Secrets to layering, staying warm and looking stylish

Aside from the practicality of staying warm (heat the person not the home as Martin Lewis says), you can use layering to add interest as well as colour to your outfit.

It’s a very clever way of instantly looking more pulled together! It can also improve your £’s per wear on your clothes and help you get more wear out of what you already have in your wardrobe.

In the real world, it can feel tricky to pull off without feeling like Joey from Friends (the one where he wears all of Chandler’s clothes!)

Here’s my seven tips to help:

1. Choose fine, thin garments as layers

This avoids adding unnecessary bulk to your frame. Plus, it means you can add more layers if you need them.

As an example, think a top, jumper, with a blazer and a scarf.

2. Select your fabric wisely

Unsurprisingly, wool is a great insulator so a must for winter. In case you didn’t know; wool will keep you warm even when wet! Wool also comes from different sources and thickness. So, Herdwick sheep’s wool tends to be thicker and more course compared to merino sheep wool which tends to be finer (and therefore less irritating).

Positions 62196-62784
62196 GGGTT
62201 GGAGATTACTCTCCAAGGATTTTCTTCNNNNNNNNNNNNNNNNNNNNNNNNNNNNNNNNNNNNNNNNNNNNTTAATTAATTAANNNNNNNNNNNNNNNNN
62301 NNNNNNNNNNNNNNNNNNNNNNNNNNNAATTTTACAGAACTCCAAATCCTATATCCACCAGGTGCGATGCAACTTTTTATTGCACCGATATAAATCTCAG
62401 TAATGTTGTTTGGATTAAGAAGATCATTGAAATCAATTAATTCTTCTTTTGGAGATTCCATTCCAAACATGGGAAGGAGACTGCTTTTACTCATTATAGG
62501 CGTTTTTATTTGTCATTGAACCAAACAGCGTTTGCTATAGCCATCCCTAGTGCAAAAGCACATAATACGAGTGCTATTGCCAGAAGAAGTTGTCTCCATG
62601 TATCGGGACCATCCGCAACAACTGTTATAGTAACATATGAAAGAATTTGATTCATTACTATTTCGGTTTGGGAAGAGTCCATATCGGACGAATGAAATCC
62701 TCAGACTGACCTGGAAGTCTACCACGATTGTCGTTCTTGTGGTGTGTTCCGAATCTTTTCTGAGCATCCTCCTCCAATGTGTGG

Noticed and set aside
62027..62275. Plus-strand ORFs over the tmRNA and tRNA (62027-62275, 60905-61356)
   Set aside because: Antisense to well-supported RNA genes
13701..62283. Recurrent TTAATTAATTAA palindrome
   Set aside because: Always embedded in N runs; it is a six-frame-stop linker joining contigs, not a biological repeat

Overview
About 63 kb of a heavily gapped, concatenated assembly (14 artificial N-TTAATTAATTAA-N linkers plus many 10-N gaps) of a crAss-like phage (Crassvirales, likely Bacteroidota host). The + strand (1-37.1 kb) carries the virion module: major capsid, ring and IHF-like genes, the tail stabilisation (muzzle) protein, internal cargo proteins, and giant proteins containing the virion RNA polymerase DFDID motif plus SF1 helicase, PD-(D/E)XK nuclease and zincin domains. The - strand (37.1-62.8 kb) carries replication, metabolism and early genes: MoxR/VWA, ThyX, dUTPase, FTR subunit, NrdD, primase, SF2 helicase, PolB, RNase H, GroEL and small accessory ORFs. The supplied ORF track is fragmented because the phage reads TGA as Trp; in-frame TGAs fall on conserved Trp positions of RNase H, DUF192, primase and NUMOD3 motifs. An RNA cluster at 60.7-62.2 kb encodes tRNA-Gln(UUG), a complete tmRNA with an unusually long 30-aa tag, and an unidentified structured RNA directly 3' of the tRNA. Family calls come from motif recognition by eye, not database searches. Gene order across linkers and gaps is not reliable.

Cashmere is another fab choice but is not sourced from sheep so it is different to wool. It can be expensive, so if your budget doesn’t stretch, consider it in your accessories. I love my Turtle Doves cashmere fingerless gloves (featured below) which help to keep my hands and wrists warm.

turtle dove gloves

Synthetic fibres aren’t breathable which means they trap heat in. Polyester, nylon and non-wool fleeces are examples of such fabric. Use them as an outer layer rather than as a base.

Silk adjusts to your body temperature and works in both hot and cold months. Makes it a great choice for increasing your £’s per wear and wearing items all year round.

3. Add interest to your outfit using colour

There are lots of ways to wear colour (which you learn during a colour consultation) but here’s two ways.

Wear them tonally and in the same colour group (ie blues together, greens together etc.)

Or, wear them contrasting (ie a light and a dark colour). You can see the example below.

tonal vs contrast